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Berghotel Schön­halden: Reopening after Fire

In April 2015, the attic of Berghotel Schönhalden on the Flumser Kleinberg burned down completely. The tenant family Flury stood before the ashes of their lives. Now, a good two years later, they have reopened their beloved hotel with financial support from Helvetia. And it looks much different than before.

26 May 2017, text: Linda Zampieri, photo: Marc-Dave Maier

The sun is shining in a clear, blue sky. There is still snow from the last snowfall at the end of April on the Churfirsten. On this Tuesday, 16 May 2017, there is quite a hustle and bustle in Berghotel Schönhalden: a lot of paragliders are on the go and several hikers and mountain bikers have also ventured up here. The phone rings every now and then and announces the arrival of another cableway. Only a bit of charred wood beside the play area hints at the turbulent time the Flury family experienced. “I could see from a long way away that the entire roof was in flames,” Reto Flury remembers two years after the horrible fire in April 2015. At the time, it quickly became clear that the hotel could not be saved.

“Better than we thought”

Heavy equipment levelled the burnt-out ruins to the ground . Now, two years later, the Berghotel Schönhalden on Flumser Kleinberg has opened again. “It turned out even better than we thought,” Reto Flury raves at his new favourite spot with a view of the peaks of the Churfirsten. There is a total of 14 rooms in the hotel – 13 double rooms and 1 family room. All of them have televisions and Wi-Fi. “The last month was pretty tough,” Reto Flury reminisces. “The workmen hardly left the building.” Apart from a couple of details, however, the hotel is finished and ready for guests. “Above all, we still need to decorate the rooms and hang up some pictures. But there was simply no time for that,” Priska Flury adds.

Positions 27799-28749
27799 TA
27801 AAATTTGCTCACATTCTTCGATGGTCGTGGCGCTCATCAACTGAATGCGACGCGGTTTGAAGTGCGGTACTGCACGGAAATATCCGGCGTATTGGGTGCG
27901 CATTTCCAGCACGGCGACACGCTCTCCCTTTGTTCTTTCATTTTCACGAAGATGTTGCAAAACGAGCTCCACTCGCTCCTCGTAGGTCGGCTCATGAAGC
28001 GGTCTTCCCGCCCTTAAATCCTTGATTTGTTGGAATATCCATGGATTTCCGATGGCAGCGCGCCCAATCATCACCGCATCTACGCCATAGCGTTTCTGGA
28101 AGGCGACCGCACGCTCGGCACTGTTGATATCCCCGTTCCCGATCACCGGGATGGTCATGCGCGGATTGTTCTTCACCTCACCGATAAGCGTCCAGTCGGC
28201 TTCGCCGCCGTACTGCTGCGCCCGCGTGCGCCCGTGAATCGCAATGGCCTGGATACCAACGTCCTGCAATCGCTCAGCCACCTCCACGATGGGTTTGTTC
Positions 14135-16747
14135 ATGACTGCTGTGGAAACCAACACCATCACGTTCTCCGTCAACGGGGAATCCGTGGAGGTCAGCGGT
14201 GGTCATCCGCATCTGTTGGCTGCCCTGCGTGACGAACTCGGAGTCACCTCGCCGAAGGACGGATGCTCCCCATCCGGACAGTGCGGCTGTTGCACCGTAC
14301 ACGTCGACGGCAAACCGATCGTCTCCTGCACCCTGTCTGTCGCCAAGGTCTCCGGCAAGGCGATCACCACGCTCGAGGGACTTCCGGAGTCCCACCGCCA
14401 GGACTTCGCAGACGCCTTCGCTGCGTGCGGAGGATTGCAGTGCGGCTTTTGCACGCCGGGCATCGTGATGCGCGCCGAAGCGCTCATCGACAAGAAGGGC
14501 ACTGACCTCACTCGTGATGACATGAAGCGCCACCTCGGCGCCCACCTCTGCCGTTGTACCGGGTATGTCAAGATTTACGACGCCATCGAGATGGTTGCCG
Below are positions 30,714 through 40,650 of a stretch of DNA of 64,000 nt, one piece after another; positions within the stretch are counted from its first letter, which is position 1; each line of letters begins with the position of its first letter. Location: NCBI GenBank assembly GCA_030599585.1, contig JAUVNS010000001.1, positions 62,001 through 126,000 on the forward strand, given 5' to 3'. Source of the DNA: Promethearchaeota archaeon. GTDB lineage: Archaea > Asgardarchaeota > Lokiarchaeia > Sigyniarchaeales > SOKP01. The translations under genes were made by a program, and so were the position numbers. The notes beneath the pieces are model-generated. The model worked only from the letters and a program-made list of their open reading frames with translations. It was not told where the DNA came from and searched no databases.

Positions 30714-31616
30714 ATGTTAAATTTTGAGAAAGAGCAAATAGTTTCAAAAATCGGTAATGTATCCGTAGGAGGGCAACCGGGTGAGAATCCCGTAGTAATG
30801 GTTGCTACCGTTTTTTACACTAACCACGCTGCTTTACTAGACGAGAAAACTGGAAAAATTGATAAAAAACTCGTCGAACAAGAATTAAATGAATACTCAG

Bar dream fulfilled

In the middle of May, the reopening was celebrated with an official aperitif for the authorities for the first time. There will also be an opening celebration for the general public mid-June. “In retrospect, the disaster also had some positive effects. Now we were able to make everything we wanted for a long time a reality – like a bar,” Reto Flury says happily. It is clear that the two of them have “arrived”. During the two-year construction period, the Flurys lived down in the valley. Priska Flury worked as a saleswoman in a petrol station and Reto Flury as a cook. “It wasn’t an easy time, but of course we managed somehow,” Priska Flury recounts. “But we are relieved to finally be back up here. We never want to live down there again.”

Fast and uncomplicated help from Helvetia

Markus Lazzeri, damage expert at Helvetia’s head office in St. Gallen, assisted the Flury family from the day of the fire to the reopening. “Something like a friendship developed during that time,” says Reto Flury. “We are really thankful to Helvetia. Without their generous financial support, we would not be where we are today.” Markus Lazzeri is also pleased: “From start to finish everything really went off without a hitch and without major complications.”

Now, after the initial excitement, Reto and Priska Flury have to get their bearings in everyday life. The many hikers and bikers who have stopped by today seem completely satisfied, at any rate. And that’s no wonder with this view!

Markus Lazzeri

Markus Lazzeri

Markus Lazzeri is a damage expert at Helvetia’s head office in St. Gallen. He helped the Flury family deal with insurance questions until their new building was built.

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